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Home arrow Design Principles arrow Liskov's Substitution Principle
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Liskov's Substitution Principle(LSP)


Motivation

All the time we design a program module and we create some class hierarchies. Then we extend some classes creating some derived classes.

We must make sure that the new derived classes just extend without replacing the functionality of old classes. Otherwise the new classes can produce undesired effects when they are used in existing program modules.

Likov's Substitution Principle states that if a program module is using a Base class, then the reference to the Base class can be replaced with a Derived class without affecting the functionality of the program module.

Intent

Derived types must be completely substitutable for their base types.

Example

Below is the classic example for which the Likov's Substitution Principle is violated. In the example 2 classes are used: Rectangle and Square. Let's assume that the Rectangle object is used somewhere in the application. We extend the application and add the Square class. The square class is returned by a factory pattern, based on some conditions and we don't know the exact what type of object will be returned. But we know it's a Rectangle. We get the rectangle object, set the width to 5 and height to 10 and get the area. For a rectangle with width 5 and height 10 the area should be 50. Instead the result will be 100


// Violation of Likov's Substitution Principle
class Rectangle
{
	protected int m_width;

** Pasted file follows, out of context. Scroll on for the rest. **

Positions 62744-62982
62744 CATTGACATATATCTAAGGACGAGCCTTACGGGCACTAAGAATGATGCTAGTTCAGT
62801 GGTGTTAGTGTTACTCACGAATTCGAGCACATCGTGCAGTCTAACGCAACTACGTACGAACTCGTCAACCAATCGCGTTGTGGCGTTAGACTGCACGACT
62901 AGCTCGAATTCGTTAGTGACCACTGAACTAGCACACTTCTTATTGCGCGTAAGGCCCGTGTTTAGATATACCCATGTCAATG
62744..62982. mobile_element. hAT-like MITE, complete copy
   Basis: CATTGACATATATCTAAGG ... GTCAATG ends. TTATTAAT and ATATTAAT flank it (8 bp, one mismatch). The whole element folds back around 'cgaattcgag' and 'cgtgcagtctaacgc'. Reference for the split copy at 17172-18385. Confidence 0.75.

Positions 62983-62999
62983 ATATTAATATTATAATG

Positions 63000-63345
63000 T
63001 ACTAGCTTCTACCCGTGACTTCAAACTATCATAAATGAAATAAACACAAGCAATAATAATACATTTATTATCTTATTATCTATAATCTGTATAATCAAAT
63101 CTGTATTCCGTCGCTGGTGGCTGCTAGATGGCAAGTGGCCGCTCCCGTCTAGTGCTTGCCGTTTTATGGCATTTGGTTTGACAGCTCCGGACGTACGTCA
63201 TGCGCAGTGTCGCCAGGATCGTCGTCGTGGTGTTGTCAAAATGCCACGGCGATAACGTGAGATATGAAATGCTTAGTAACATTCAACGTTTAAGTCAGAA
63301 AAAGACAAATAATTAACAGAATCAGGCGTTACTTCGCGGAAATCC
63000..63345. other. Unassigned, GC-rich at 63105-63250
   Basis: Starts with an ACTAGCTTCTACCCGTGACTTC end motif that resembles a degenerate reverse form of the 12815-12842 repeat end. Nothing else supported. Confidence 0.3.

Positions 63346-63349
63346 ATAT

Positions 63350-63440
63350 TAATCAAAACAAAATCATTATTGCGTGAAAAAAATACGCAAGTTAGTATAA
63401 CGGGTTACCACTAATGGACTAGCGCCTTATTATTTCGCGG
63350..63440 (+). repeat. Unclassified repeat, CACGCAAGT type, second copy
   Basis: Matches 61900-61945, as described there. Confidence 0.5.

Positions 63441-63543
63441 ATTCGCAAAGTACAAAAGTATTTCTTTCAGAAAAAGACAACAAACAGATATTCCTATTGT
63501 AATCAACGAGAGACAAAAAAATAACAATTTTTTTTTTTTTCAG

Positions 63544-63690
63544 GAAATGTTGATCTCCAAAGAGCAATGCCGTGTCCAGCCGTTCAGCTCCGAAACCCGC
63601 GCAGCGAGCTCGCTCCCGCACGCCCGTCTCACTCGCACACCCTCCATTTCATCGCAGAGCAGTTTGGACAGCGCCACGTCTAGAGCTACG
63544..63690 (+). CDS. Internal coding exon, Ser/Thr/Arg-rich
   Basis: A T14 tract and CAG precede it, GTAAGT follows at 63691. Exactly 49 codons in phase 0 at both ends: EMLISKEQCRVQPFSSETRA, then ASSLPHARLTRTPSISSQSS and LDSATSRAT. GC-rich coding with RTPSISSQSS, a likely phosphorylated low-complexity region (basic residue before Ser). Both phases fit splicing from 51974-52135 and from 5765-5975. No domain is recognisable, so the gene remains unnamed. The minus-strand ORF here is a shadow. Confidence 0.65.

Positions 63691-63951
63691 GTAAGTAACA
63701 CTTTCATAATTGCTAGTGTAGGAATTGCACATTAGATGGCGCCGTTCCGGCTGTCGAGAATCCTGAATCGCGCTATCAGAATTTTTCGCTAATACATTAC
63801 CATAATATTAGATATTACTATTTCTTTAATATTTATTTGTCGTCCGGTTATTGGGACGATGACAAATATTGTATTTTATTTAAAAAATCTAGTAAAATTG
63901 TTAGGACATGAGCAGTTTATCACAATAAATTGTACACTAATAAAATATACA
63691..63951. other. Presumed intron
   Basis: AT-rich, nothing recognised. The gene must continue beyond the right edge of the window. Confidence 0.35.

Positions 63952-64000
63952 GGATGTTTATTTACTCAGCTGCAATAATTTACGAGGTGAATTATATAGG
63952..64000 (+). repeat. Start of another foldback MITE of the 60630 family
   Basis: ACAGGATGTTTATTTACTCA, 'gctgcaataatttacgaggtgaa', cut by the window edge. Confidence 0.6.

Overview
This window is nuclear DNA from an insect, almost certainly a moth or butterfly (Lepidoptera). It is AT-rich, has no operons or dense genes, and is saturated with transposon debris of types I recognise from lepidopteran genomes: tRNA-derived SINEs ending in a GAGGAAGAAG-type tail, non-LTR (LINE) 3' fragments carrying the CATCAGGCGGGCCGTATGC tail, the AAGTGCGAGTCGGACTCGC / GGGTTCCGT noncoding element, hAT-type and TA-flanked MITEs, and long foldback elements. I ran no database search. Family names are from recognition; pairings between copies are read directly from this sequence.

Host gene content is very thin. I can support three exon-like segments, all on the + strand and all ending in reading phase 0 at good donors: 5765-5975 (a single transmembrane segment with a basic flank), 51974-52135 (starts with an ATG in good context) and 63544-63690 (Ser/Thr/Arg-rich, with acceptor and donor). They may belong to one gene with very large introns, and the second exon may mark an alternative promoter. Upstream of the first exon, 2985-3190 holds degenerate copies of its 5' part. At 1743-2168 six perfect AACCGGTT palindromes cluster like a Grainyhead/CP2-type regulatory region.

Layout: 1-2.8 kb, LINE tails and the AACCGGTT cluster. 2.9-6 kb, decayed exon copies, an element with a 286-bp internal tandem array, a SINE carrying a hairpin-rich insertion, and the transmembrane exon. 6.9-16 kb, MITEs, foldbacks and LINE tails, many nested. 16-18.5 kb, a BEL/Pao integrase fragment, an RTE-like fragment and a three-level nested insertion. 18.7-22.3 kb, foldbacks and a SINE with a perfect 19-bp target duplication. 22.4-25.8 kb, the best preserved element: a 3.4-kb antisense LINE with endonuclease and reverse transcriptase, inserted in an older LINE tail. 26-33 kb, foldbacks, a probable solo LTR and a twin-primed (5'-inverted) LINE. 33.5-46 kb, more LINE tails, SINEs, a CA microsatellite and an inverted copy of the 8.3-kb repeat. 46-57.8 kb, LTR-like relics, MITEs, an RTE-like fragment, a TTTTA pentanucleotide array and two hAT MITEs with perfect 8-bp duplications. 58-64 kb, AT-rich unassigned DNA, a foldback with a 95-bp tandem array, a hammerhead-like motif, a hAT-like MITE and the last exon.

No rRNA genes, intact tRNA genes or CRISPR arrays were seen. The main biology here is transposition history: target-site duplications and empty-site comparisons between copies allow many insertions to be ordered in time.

protected int m_height;

	public void setWidth(int width){
		m_width = width;
	}

	public void setHeight(int height){
		m_height = height;
	}


	public int getWidth(){
		return m_width;
	}

	public int getHeight(){
		return m_height;
	}

	public int getArea(){
		return m_width * m_height;
	}	
}

class Square extends Rectangle 
{
	public void setWidth(int width){
		m_width = width;
		m_height = width;
	}

	public void setHeight(int height){
		m_width = height;
		m_height = height;
	}

}

class LspTest
{
	private static Rectangle getNewRectangle()
	{
		// it can be an object returned by some factory ... 
		return new Square();
	}

	public static void main (String args[])
	{
		Rectangle r = LspTest.getNewRectangle();
        
		r.setWidth(5);
		r.setHeight(10);
		// user knows that r it's a rectangle. 
		// It assumes that he's able to set the width and height as for the base class

		System.out.println(r.getArea());
		// now he's surprised to see that the area is 100 instead of 50.
	}
}

Conclusion

This principle is just an extension of the Open Close Principle and it means that we must make sure that new derived classes are extending the base classes without changing their behavior.

 
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